Predicting outcome based on Swenerton score in patients with metastatic breast cancer undergoing high-dose chemotherapy and autologous hematopoietic stem cell transplantation: Implications for patient selection

Filippo Montemurro, Gabriela Randón, Mark Munsell, Terry L. Smith, Michele L. Donato, James L. Gajewski, Zia U. Rahman, Aman U. Buzdar, Richard E. Champlin, Naoto T. Ueno

Research output: Contribution to journalArticle

Abstract

The aim of this study was to study the effectiveness of the Swenerton score in assessing extent of disease as an independent prognostic and predictive factor in patients with metastatic breast cancer (MBC) who receive high-dose chemotherapy (HDCT) with autologous hematopoietic stem cell transplant (AHSCT). Two-hundred thirty-two patients with MBC underwent HDCT. Extent of disease was assessed quantitatively using the Swenerton score. A retrospective analysis was performed using Cox proportional hazards regression and logistic regression models. One hundred three (44%) patients had a complete response (CR) after HDCT. Bone marrow as source of hematopoietic stem cells, hormone-receptor-negative status, and visceral involvement correlated with both worse overall survival (OS) and progression-free survival (PFS). Short disease-free interval, multiple sites of metastatic disease, and less than 50% reduction in the Swenerton Score during induction chemotherapy correlated with worse OS. Patients in CR at the time of HDCT had better PFS than patients in partial response, stable disease, or progressive disease. Fifty-six patients who underwent conversion to CR after HDCT had a similar median OS (not reached v 74 months; P = .51) and PFS duration (22 v 44 months; P = .15) as patients who received HDCT after a CR to standard-dose chemotherapy (SDCT). Conversion to CR was predicted by a ≥50% reduction in the Swenerton score during SDCT (odds ratio [OR] 3.32, P <.01) and soft-tissue disease (OR 4.08, P <.01). The presence of multiple metastatic sites predicted decreased probability of conversion to CR (OR 0.34, P <.01). The Swenerton score provides a thorough estimate of disease extent, and reduction of Swenerton score by SDCT is potentially useful for selecting the optimal candidates for HDCT trials who may achieve long-term disease control.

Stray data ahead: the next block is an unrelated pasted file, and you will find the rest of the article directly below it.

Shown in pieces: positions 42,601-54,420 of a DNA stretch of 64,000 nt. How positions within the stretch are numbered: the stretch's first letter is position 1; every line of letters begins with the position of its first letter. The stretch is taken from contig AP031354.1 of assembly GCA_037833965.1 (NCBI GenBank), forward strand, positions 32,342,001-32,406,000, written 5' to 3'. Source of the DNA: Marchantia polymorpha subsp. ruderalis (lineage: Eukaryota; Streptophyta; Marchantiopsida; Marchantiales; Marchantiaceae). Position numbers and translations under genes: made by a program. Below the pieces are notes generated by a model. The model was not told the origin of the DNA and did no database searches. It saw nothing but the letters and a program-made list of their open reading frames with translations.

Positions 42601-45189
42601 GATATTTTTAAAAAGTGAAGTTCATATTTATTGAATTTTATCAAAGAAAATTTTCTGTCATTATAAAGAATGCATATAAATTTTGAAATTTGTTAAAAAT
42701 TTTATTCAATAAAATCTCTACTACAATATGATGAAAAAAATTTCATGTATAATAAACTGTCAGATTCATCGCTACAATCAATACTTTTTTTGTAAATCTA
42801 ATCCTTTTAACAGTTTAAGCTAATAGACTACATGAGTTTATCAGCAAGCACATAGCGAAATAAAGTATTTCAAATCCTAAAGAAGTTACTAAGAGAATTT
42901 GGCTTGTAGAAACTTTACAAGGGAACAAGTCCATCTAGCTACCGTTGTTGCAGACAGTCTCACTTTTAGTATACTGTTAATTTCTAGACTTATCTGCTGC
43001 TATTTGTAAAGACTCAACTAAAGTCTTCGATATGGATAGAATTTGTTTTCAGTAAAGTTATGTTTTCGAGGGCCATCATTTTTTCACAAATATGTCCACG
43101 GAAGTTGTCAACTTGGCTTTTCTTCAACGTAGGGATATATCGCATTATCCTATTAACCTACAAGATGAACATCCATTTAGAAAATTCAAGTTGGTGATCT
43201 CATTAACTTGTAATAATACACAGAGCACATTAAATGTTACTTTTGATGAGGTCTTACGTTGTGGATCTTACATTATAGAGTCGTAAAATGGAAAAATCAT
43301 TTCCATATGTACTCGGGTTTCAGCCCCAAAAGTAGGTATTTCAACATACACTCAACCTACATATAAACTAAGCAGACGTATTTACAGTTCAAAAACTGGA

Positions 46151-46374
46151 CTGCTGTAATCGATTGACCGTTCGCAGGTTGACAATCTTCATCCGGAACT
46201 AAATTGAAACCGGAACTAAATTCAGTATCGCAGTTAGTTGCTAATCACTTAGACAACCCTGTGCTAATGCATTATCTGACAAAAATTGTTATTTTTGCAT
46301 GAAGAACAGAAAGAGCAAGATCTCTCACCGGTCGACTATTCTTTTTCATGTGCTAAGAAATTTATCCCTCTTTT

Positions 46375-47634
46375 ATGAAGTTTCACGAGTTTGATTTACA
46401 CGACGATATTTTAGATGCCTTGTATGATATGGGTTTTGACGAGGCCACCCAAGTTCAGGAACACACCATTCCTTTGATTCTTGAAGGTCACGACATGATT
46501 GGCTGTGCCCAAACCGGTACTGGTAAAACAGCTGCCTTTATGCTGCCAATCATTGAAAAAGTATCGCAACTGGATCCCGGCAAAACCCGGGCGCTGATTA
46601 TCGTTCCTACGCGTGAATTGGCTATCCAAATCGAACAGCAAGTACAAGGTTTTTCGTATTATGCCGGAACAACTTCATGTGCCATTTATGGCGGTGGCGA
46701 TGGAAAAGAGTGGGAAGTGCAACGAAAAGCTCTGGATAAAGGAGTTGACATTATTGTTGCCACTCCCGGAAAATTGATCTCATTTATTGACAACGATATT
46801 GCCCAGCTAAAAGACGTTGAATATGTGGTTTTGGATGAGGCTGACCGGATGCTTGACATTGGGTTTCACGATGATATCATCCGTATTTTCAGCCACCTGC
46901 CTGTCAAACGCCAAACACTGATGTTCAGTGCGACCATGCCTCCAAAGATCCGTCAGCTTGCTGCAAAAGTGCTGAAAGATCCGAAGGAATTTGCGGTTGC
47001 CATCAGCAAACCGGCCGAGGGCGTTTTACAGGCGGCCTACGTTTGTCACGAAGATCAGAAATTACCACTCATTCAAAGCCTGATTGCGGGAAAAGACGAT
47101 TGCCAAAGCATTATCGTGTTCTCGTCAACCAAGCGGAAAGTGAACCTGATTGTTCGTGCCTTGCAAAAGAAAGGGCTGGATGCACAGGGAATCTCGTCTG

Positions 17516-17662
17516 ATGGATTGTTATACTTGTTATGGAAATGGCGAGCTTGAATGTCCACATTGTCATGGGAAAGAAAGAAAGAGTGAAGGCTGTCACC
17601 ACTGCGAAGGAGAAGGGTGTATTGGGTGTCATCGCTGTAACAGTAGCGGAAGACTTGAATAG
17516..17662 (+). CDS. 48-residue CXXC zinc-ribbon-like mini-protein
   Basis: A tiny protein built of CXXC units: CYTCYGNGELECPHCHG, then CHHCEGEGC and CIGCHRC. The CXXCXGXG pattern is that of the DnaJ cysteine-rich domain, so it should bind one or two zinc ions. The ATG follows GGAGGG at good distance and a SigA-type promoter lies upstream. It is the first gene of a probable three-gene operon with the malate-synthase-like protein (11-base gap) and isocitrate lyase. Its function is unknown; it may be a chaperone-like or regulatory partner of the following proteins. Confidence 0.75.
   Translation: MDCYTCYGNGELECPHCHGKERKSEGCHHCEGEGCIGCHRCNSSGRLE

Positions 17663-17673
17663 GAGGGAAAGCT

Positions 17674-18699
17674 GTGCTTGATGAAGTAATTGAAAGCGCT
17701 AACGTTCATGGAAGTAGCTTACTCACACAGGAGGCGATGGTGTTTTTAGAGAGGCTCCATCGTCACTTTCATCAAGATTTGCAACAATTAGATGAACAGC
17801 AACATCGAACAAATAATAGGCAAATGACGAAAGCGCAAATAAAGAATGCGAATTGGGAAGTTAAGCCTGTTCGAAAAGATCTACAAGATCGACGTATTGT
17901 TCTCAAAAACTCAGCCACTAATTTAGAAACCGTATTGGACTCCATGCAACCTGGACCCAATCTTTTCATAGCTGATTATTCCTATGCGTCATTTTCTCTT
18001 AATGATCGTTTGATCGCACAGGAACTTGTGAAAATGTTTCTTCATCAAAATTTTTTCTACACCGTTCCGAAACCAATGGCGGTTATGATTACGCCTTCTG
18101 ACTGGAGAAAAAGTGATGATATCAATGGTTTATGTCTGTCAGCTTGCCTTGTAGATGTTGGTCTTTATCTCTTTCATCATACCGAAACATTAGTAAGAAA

Original languageEnglish
Pages (from-to)330-340
Number of pages11
JournalBiology of Blood and Marrow Transplantation
Volume9
Issue number5
DOIs
Publication statusPublished - May 2003

Keywords

  • Autologous transplantation
  • Breast neoplasm
  • High-dose chemotherapy

ASJC Scopus subject areas

  • Transplantation

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